The Changelog The Changelog #370

The making of GitHub Sponsors

Devon Zuegel is an Open Source Product Manager at GitHub. She’s also one of the key people responsible for making GitHub Sponsors a thing. We talk with Devon about how she came to GitHub to develop GitHub Sponsors, the months of research she did to learn how to best solve the sustainability problem of open source, why GitHub is now addressing this issue, the various ways and models of addressing maintainers’ financial needs, and Devon also shared what’s in store for the future of GitHub Sponsors.

read more

Flavio Copes

How to work from home without going crazy

We plan to dig deep into this topic on Brain Science (listen and subscribe here), but until then, here’s some great advice from Flavio Copes based on many years of working remotely. I’m an introvert, I am independent and I like doing things alone. This post is heavily influenced by this fact, and you might find that what I say is madness if you’re an extrovert who needs people around to be productive. The first suggestion I have for you is to have a dedicated office space. It does not need to be in another building, but it might be necessary if you have lots of people in your house. I do have a dedicated room, with a door I can close. It’s very helpful because it avoids.. interruptions.

read more

Gergely Orosz

An engineering team where everyone is a leader

If you are a leader or someone aspiring to lead, consider this approach to engineering management. This post is a summary of the approach and tools I’ve used to build an engineering team, where everyone is a leader - including sharing of the project management expectations Google Docs guide that my team uses. It’s also a reflection on the pain points that came with this approach. I can’t advocate for how universally this approach could work. However, based on my results, it is something I suggest engineering leaders - especially frontline managers - consider as an option.

read more

Segment Icon Segment – Sponsored

Measuring the impact of 95,000 landing pages

When you’re a cash-strapped nonprofit and you have to compete for attention against multi-billion dollar public companies, you have to get creative with growth. This is how Upsolve produced high-quality landing pages focused on topics related to their audience and then complemented those with “programmatic locality-specific landing pages” based on data from Segment’s Identities feature. Of the content we’d produced, only ~10% of our conversions were coming from our editorial articles while ~70% were coming from state and city page templates (created programmatically). Based on the data we saw in Personas, we all quickly saw where our growth was coming from and devoted the time previously set aside for editorial toward improving the quality of our programmatic content. It’s been so successful, we’ve now created over 95,000 landing pages!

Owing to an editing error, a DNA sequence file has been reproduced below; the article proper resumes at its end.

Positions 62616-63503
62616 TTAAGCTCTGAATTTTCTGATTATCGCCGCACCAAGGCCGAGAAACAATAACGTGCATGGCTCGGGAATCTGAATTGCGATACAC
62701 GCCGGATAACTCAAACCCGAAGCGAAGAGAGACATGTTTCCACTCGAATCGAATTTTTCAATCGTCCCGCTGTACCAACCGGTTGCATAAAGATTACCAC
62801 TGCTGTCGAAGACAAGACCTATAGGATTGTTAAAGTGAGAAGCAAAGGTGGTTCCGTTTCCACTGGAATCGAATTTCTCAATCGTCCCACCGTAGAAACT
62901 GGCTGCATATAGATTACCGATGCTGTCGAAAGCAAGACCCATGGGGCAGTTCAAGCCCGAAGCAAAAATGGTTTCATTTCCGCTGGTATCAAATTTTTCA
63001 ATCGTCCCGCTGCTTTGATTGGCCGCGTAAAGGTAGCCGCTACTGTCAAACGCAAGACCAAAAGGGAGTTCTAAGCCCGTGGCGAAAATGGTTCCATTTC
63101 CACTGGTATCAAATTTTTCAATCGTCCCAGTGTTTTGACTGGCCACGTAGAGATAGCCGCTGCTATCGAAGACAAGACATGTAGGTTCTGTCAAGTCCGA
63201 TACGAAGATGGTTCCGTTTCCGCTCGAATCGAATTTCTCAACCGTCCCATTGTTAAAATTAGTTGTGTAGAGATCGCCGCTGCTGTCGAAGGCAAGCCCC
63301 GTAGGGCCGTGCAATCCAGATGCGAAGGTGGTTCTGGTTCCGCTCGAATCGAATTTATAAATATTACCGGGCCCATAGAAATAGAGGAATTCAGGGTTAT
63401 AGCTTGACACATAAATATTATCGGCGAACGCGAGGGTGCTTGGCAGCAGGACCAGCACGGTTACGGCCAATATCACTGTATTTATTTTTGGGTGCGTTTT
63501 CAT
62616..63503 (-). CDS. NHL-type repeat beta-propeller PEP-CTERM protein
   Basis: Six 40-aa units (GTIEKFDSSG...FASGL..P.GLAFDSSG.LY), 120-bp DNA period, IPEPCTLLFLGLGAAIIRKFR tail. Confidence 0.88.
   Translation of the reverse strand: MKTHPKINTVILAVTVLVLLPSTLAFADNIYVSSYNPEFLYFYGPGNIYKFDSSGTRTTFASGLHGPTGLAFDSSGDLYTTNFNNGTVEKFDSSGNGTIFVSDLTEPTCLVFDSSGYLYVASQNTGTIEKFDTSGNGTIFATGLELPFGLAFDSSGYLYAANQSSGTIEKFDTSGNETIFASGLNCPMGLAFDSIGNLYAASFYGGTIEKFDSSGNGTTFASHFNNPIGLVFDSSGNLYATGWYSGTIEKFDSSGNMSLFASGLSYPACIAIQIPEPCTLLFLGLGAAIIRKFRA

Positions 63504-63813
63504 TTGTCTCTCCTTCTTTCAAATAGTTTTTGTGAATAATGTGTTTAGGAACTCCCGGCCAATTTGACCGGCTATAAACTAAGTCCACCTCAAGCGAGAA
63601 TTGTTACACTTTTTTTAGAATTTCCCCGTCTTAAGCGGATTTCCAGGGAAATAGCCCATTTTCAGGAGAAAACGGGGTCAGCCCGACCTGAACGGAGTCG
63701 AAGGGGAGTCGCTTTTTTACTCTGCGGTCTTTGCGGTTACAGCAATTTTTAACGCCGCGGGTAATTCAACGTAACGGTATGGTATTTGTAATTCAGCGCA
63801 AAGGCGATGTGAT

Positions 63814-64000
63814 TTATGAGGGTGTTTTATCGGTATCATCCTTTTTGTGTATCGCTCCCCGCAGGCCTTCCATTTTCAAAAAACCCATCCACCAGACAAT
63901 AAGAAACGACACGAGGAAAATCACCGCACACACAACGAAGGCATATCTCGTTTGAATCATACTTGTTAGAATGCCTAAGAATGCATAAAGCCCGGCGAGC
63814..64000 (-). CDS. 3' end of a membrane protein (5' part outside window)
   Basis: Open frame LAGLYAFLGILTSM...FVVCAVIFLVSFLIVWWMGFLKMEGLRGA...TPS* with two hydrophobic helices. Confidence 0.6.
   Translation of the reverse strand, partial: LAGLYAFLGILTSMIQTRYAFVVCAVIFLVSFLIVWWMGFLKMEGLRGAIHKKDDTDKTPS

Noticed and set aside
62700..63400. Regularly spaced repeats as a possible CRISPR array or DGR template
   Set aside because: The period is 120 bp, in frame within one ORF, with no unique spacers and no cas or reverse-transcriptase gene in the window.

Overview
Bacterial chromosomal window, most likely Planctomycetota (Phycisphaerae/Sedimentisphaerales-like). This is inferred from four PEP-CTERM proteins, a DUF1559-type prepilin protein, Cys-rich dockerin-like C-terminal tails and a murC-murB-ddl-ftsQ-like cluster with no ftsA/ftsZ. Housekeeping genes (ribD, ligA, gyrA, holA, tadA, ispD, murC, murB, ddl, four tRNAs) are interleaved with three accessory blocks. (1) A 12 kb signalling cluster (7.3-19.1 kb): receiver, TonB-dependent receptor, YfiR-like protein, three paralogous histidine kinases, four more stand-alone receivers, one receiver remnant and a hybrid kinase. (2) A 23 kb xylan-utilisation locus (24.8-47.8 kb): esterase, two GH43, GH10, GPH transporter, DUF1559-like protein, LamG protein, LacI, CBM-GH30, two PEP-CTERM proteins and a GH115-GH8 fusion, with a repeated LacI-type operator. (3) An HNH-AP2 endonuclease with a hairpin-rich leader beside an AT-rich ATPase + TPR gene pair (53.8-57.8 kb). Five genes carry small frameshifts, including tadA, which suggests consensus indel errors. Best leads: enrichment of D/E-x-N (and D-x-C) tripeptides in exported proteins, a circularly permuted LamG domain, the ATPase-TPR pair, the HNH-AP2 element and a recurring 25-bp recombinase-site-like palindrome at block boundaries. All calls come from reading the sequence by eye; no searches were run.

read more

logged by @logbot permalink

Machine Learning

A booklet on machine learning systems design with exercises

This booklet covers four main steps of designing a machine learning system: Project setup Data pipeline Modeling: selecting, training, and debugging Serving: testing, deploying, and maintaining It comes with links to practical resources that explain each aspect in more details. It also suggests case studies written by machine learning engineers at major tech companies who have deployed machine learning systems to solve real-world problems.

read more

Brain Science Brain Science #6

Respect, empathy, and compassion

Mireille and Adam discuss empathy, respect, and compassion and the role each of these interpersonal constructs play in strengthening our relationships, both personally and professionally. What exactly is empathy, respect, and compassion? What are key indicator lights to be aware of when any of them are lacking or off-kilter? We also discuss Dr. John Gottman’s research on “The Four Horsemen” in relationships.

read more

DigitalOcean Icon DigitalOcean – Sponsored

How to build and install Go programs

From the how to code in Go series on DigitalOcean’s Community site from our friends at Gopher Guides (Mark Bates & Cory LaNou). In Go, the process of translating source code into a binary executable is called building. Once this executable is built, it will contain not only your application, but also all the support code needed to execute the binary on the target platform. This means that a Go binary does not need system dependencies such as Go tooling to run on a new system, unlike other languages like Ruby, Python, or Node.js.

read more

logged by @logbot permalink

Eve Martin

WebSockets vs Server-Sent Events